I'm often asked, 'what are water-mixable oils?, and 'why do I use them?'. I've been using these oils for 10 years. The solvents were causing headaches and the clean-up was labour intensive. My brand of preference is Lukas Berlin Water Soluble Oils. They are very buttery, and 'behave' like regular oils. The 'medium' has been added to the tube of paint. However, I cannot get the 200ml tubes in Canada. The 200ml tubes are only available through Jerry's Artarama in the U.S. (Apparently, they have a North American Monopoly!) When the dollar is favourable and the sales are on, I end up paying about $15.00/200ml tube. (This includes shipping and customs). Recently, because of cost, I've ventured into the realm of Windsor Newton -Artisan Water Mixable Oil Colour. There has been a learning curve, but out of necessity I've come to accept this option. (Although, Lukas Berlin has a Cinnabar Green that I cannot be without!) Below is an explanation by Lori McNee as to the benefits of these paints that reflect my sentiments.Facts:
Why I use water-mixable oils.
Flying Colours-An artist's description of backyard birds through her poems and paintings.By Sarah Jane Conklin
In this charming artistic interpretation about birds, Sarah Jane invites us to re-discover backyard birds through her eyes. Her poems and paintings identify birds by colour and unique traits. Each bird has a dedicated full-page oil painting. Ten familiar birds are featured: Chickadee, Blue Jay, Robin Redbreast, Goldfinch, Hummingbird, Song Sparrow, Cardinal, Piping Plover, Nuthatch and Crow.
From the Blog: Wide Entertainment. Collection of interesting articles.
Possible meanings and symbols of Bird Oil PaintingsPosted on March 10, 2015Among all the wildlife creatures that are commonly portrayed on any particular painting, birds are one of those animals that can easily capture the attention of viewers and painting enthusiasts. Since this particular animal has a fascinating body structure and very distinctive ability to fly and soar, it is not surprising if many would have the interest and are willing to spend an extra amount of money in order to grab their own animal bird paintings that will be hanged on the walls of their houses, offices and any type of establishments. But apart from its marvelous physical features, there are other factors that make animal bird paintings a suitable artistic product that anyone can invest in.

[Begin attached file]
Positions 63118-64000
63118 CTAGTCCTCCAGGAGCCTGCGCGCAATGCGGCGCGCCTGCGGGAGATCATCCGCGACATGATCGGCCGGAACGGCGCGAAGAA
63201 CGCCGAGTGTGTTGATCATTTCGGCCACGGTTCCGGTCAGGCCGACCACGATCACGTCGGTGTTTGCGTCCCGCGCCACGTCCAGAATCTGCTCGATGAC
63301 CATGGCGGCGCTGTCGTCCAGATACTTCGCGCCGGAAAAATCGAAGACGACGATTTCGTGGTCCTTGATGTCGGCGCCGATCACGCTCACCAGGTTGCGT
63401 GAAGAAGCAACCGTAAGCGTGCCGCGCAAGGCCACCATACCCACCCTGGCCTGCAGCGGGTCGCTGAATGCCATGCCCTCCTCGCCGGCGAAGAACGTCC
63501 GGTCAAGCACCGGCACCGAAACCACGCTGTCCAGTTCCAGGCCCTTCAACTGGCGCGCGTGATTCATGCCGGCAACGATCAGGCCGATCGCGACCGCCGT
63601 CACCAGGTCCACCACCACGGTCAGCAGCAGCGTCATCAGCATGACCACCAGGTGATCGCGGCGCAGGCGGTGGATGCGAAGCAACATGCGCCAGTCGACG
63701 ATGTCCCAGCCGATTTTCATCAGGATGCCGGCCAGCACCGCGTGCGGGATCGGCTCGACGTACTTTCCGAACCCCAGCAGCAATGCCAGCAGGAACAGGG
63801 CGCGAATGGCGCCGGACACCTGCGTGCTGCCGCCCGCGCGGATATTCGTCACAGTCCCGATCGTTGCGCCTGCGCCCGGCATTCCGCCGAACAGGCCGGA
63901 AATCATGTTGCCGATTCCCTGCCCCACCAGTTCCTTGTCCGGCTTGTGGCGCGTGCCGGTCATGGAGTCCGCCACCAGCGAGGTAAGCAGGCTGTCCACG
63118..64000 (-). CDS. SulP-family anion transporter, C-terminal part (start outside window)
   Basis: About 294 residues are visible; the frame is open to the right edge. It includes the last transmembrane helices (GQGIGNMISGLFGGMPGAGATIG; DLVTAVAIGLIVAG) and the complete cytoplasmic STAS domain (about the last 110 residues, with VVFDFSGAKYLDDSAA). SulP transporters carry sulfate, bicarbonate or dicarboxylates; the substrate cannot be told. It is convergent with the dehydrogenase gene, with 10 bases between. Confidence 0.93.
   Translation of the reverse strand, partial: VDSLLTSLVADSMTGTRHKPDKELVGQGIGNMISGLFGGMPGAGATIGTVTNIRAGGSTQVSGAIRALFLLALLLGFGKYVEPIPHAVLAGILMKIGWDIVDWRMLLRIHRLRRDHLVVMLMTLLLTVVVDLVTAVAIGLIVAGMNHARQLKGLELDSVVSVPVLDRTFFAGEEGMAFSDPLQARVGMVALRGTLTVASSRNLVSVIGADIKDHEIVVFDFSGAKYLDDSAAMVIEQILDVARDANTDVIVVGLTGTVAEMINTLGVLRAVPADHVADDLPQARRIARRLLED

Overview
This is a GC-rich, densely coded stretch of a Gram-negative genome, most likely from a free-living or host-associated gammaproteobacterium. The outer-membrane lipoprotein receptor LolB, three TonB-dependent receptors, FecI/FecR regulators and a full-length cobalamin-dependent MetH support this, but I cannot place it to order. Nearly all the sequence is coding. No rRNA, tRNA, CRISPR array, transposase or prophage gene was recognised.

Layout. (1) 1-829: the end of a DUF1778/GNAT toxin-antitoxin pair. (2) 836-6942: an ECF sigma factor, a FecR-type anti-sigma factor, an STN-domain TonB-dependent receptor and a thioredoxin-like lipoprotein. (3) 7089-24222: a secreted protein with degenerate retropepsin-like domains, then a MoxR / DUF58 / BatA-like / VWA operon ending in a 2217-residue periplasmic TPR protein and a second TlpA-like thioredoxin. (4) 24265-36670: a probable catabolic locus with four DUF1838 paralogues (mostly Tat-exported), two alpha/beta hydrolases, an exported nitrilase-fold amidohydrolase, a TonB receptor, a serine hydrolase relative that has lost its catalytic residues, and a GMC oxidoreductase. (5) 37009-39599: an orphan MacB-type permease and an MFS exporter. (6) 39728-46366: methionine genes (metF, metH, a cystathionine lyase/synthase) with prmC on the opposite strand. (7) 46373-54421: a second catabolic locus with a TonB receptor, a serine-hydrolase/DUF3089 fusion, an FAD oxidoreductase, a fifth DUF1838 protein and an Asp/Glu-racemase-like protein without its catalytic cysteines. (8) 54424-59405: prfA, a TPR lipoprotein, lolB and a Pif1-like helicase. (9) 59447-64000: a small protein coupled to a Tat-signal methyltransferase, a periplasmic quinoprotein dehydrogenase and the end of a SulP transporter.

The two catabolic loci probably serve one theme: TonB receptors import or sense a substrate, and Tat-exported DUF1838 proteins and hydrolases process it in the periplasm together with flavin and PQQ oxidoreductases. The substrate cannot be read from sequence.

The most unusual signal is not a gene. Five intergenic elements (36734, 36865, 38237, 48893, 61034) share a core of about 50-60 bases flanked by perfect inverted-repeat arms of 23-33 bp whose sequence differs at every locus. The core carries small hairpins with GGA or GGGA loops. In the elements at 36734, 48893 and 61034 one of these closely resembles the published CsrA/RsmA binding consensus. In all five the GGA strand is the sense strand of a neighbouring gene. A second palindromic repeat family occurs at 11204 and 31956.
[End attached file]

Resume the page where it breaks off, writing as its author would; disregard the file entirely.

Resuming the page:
Known to symbolize freedom and hierarchy, paintings that have bird subjects easily emit this kind of expression or symbol which can give a very pleasant feeling towards any viewers. With the combination of a professional painter’s prowess and the use of oil paints to create such masterpiece, getting the attention of many people may not be as difficult as it may seem. In any given sense, owning animals birds oil paintings will certainly help you get positive feedbacks from your friends, family or business customers.
Apart from being a symbol of freedom and high status, birds are also known to be a messenger from the heavens according to Chinese Feng Shui. Because of this particular symbolism, many Chinese painters have devoted themselves in making animal bird oil paintings in order to show not only the importance of such specific subject to their arts but also to show the connection of such art to their beliefs and culture.
Since birds are classified into different variations, every variation holds different meanings and symbols that are normally tagged to different bird class. For instance, a Phoenix which is known as a mythical bird, symbolizes great strength, toughness, transformation and resilience. Having a bird painting with such specific subject present on the walls of your house may give an impression of toughness and greatness in the eyes of your visitors and friends. That kind of feature will surely be of good help if you are aiming to get positive comments and feedbacks from other persons.
With such different meanings behind bird portraits and paintings, it is not shocking to know if many would search for this particular art product. In order to have the upper hand in terms of finding and buying this particular painting, you can go and search in paintings gallery online store where a wide range of paintings are found. You only need to be patient on your search especially if you are determined to have your own bird paintings. With a positive attitude towards your research, you might get lucky to find animals’ birds’ oil painting for sale which are offered at less than normal prices and grab hold of such artistic products without a second thought.